White House adopts open-source code

White House officials say the open-source approach will make the site more secure, since the people building the software bake in security measures, correct errors and refine the programs along the way.
It's also cheaper than custom software programs designed specifically for one government office that isn't easily transferrable for another office's needs. Developers say open-source code also allows for greater innovation.


The White House went with Drupal, an open-source Web platform that's been used for other government projects, including Recovery.org. TechPresident wrote up more details about Drupal and how it's being used by the executive branch. I have to admit, it took a full day of wandering around DrupalCon, a conference dedicated to the programming language held in March, to get a decent understanding of how Drupal works.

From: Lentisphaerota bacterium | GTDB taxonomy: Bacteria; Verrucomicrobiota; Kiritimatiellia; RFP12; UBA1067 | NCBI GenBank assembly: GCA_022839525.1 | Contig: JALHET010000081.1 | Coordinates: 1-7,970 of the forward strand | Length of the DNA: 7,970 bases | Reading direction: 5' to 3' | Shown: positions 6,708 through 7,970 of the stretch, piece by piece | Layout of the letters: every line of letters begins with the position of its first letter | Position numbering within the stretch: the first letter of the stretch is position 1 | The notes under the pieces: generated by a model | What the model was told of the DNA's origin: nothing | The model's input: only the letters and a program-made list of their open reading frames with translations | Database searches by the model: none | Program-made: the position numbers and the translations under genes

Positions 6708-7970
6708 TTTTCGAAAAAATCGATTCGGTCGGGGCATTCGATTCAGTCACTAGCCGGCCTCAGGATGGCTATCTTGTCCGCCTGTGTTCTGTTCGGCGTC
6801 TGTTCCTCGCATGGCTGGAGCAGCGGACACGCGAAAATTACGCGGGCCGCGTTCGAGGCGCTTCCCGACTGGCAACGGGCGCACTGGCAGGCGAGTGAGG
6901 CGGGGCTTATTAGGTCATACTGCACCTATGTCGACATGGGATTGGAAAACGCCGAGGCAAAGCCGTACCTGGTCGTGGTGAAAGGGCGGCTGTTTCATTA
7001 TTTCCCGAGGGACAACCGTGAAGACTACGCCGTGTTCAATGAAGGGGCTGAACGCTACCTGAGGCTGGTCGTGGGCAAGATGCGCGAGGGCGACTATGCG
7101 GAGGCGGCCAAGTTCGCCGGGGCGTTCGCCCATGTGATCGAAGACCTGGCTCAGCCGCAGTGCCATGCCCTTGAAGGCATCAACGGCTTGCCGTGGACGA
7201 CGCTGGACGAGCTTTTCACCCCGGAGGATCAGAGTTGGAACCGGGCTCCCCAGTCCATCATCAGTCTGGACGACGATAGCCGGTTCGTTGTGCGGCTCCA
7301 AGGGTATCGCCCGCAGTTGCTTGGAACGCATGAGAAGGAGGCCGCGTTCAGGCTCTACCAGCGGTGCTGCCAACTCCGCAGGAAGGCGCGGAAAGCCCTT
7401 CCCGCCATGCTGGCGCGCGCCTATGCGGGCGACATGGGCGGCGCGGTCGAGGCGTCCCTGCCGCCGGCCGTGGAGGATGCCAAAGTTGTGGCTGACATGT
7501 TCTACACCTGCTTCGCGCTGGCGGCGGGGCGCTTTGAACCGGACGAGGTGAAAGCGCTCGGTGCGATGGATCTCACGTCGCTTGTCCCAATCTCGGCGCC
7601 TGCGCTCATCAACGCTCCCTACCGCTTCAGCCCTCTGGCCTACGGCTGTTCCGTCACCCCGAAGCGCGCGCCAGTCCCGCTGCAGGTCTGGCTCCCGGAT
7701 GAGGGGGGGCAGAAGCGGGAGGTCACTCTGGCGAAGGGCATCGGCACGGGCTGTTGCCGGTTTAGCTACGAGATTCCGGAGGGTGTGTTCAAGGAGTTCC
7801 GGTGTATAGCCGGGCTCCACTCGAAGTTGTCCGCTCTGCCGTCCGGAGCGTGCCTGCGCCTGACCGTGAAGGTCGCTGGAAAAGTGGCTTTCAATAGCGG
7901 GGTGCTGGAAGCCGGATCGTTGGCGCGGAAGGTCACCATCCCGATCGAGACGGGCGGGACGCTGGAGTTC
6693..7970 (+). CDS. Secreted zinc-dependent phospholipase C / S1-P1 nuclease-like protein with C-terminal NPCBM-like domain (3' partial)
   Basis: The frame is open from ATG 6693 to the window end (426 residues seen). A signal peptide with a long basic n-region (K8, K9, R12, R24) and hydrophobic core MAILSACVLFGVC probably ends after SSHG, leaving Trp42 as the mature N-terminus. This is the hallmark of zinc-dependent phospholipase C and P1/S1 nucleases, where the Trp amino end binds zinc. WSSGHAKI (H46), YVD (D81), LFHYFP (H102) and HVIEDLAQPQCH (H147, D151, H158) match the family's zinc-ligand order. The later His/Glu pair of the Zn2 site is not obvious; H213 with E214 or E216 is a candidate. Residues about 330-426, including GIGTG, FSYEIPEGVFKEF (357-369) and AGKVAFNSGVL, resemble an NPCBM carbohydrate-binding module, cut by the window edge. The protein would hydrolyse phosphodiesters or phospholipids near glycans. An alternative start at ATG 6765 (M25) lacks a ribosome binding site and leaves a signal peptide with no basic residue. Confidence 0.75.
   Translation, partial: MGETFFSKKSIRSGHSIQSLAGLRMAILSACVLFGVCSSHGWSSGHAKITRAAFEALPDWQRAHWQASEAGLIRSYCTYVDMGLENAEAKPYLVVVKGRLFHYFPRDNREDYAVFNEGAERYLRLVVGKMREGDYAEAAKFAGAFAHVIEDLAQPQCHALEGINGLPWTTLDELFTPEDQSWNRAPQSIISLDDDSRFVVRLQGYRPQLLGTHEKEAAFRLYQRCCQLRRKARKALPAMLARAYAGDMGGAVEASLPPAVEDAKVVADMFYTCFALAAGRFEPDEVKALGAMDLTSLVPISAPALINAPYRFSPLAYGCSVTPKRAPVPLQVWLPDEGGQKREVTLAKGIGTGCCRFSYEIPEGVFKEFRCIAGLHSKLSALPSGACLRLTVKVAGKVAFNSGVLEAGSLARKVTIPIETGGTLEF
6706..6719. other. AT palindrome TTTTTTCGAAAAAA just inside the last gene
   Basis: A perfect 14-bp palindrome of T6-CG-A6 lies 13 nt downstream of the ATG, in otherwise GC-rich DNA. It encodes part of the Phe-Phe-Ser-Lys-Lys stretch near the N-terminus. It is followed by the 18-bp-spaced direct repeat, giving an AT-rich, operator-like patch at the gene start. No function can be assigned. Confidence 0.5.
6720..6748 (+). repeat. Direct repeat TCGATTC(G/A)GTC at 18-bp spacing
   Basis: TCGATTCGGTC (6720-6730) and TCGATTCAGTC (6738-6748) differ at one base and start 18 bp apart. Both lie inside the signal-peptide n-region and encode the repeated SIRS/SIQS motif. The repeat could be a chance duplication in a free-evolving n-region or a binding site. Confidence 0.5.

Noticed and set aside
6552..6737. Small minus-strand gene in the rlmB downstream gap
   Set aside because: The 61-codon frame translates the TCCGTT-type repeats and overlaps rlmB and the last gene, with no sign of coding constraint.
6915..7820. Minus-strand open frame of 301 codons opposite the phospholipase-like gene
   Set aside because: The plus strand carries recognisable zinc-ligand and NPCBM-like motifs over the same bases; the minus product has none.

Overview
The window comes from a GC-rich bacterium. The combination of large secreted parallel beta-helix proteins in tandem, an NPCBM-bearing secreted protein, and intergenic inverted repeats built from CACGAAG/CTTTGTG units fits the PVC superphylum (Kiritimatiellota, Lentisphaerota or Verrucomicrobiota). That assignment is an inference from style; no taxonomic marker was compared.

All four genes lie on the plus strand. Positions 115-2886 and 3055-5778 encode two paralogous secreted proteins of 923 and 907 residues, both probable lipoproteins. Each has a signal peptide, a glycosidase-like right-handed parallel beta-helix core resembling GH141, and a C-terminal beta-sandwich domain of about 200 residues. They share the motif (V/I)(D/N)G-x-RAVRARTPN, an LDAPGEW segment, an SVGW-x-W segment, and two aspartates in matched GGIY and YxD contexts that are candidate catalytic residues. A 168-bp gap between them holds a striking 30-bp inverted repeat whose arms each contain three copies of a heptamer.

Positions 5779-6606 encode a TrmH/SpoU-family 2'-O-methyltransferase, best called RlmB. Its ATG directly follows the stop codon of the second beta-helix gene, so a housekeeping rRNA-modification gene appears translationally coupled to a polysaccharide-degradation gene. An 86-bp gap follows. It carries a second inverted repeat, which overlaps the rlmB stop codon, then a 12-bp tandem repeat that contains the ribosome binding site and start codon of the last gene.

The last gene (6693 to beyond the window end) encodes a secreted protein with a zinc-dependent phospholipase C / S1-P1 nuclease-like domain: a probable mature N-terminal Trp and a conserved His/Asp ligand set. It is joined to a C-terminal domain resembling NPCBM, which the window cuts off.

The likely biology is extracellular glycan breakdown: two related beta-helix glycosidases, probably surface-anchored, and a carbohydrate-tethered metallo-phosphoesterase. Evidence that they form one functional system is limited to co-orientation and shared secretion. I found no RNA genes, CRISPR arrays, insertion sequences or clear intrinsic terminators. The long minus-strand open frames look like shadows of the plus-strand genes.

And new media and Gov2.0 afficianados think the open-source model is indicative of the administration's desire to incorporate more ideas from citizens and the private sector.

As Nancy Scola of TechPresident wrote, "it's possible to see the White House's move to open-source software as a move towards the idea that collaborative programming can inspire -- or at least, support -- a more distributed politics....This idea, that a politics crafted by the people could be a powerful thing indeed, emerged in a slightly mutated way during the Obama presidential campaign, but has arguably receded below the surface during the first nine months of the Obama Administration."